Prof Meyersfeld also cautioned of the dangers of delay in access to termination. If Ms Dudley’s proposals were adopted, it would become more time consuming to obtain a termination, which would not be in the interests of the patient’s health or further the purpose of the Act to augment women’s reproductive choices.
She added that the proposals would be inconsistent with international developments. She also pointed out that the Protocol to the African Charter dealing with human rights and specifically the rights of women in Africa required signatory States to respect and protect reproductive health, including the right to decide whether to have children, the number and spacing of children, and access to medical abortion in specified circumstances.
The Member’s proposed Bill also required the provision of counselling, which warned patients against the alleged dangers of breast cancer, depression and future difficulties in conceiving and bearing children. There was no accepted evidence to prove a link between safe and informed termination and the conditions identified in the Bill. Indeed, it was more likely that a woman would experience ill health as identified in the proposal if she were forced to carry an unwanted pregnancy to term.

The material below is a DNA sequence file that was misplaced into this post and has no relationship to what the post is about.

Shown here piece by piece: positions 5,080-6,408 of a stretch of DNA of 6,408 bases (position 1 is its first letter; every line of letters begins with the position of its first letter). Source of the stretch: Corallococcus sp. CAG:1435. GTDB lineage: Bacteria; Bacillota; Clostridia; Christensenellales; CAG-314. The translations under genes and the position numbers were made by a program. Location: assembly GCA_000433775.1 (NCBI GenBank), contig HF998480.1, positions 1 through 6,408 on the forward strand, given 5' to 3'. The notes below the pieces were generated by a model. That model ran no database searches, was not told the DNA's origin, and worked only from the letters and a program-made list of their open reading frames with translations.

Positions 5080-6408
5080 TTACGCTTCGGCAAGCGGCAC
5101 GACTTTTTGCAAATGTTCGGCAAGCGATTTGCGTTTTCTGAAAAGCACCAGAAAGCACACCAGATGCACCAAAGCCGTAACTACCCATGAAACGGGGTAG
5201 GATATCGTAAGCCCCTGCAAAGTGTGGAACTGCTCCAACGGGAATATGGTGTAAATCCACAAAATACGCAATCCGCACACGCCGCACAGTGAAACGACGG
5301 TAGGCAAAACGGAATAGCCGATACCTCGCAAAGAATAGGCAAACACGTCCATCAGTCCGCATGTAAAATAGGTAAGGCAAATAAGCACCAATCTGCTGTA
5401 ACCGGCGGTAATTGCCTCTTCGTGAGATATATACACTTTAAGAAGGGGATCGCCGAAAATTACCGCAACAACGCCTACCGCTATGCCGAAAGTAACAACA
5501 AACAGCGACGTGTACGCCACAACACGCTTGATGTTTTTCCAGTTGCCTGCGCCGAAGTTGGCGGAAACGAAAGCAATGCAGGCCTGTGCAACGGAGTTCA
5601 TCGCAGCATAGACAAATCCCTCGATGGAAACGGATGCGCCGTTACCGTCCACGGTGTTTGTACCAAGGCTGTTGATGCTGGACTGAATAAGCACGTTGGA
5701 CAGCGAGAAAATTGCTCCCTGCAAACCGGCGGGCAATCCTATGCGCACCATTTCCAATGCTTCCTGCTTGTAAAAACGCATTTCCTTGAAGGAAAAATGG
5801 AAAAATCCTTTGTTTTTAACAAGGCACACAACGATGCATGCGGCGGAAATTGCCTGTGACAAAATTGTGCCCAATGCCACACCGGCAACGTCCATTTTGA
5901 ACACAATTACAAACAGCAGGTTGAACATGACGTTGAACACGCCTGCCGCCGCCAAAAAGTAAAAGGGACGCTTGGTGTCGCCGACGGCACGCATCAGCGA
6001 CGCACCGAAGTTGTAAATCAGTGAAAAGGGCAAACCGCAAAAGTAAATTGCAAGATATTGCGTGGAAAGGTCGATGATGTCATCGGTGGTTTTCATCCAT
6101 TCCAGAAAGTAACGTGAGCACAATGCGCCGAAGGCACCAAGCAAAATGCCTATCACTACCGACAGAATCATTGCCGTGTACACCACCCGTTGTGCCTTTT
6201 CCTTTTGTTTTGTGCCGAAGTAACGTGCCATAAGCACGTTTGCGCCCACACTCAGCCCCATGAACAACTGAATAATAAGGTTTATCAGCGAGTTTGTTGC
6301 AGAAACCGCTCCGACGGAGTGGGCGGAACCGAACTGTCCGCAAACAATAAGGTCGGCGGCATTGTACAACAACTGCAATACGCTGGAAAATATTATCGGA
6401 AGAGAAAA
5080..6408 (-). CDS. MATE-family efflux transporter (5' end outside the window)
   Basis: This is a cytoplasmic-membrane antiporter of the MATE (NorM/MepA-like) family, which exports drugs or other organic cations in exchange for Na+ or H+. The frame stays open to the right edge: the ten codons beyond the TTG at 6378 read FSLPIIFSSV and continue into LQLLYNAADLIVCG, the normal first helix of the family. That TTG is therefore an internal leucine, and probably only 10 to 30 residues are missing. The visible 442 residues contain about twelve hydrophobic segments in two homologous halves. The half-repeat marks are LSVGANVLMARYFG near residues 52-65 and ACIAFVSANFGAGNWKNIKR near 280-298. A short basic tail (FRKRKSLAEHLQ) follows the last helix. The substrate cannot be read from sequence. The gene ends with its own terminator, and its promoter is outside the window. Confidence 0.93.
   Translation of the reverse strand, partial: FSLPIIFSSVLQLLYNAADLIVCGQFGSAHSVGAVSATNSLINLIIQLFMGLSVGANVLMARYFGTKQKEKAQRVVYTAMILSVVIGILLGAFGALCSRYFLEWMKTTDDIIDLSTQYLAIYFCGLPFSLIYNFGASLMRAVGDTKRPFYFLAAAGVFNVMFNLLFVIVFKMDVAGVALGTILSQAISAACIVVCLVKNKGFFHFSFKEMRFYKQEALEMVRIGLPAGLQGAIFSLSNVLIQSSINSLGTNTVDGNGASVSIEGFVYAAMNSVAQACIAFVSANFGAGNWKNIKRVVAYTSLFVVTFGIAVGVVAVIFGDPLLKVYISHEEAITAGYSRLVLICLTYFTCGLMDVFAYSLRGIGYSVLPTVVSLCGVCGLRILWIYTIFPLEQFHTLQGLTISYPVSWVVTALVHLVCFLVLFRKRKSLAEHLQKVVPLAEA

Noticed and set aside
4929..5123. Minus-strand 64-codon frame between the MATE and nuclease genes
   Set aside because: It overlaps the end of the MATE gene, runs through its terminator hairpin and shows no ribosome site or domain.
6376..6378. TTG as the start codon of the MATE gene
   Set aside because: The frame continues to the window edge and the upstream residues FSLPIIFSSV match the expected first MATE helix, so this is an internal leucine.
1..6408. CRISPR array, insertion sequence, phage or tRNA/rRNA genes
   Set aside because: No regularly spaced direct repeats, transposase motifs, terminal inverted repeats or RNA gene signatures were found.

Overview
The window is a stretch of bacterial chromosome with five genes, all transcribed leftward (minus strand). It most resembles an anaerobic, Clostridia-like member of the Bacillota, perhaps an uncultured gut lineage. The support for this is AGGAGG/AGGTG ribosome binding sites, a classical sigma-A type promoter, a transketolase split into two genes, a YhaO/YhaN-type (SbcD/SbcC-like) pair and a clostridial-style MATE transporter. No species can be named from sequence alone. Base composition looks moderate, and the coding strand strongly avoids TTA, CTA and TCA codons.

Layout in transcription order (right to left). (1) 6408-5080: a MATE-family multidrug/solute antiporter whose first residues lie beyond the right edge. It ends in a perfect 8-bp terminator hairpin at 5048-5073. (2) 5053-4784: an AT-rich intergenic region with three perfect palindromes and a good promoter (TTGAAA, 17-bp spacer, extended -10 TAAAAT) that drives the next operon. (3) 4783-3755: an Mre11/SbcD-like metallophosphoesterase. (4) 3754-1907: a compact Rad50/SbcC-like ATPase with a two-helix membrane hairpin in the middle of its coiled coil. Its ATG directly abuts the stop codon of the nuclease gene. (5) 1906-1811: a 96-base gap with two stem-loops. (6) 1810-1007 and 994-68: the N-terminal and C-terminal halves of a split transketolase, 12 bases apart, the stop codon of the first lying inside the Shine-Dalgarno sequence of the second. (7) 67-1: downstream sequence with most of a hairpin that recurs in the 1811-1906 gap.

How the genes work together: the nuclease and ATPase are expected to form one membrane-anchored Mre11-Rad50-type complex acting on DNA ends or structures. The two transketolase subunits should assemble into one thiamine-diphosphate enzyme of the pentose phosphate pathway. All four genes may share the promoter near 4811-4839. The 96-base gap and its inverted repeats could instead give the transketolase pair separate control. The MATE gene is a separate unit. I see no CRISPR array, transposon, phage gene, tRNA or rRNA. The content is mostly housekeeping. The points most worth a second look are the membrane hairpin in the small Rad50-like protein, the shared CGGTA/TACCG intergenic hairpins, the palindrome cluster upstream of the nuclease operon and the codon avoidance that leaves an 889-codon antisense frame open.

Prof Meyersfeld said that all health professionals agreed that counselling and education were central to the right to health. CALS supported all government initiatives to enhance the capabilities of facilities to provide counselling not only to women who came for termination, but also on safe sex, the prevention of future impregnation and to ensure that each patient was aware of her legal rights to refuse sex. She, however, believed that the proposed Bill’s counselling requirements were onerous and contrary to the purpose of the Act.
Prof Meyersfeld noted that the explanatory memorandum referred to the modernisation of medicine, which meant that a foetus may be viable after twenty weeks gestation. That, however, was a most rare phenomenon that occurred only in the context of sophisticated private health care, and was not a reality for the majority of women in South Africa, who relied on limited government health care or the provision of services by non-governmental organisations.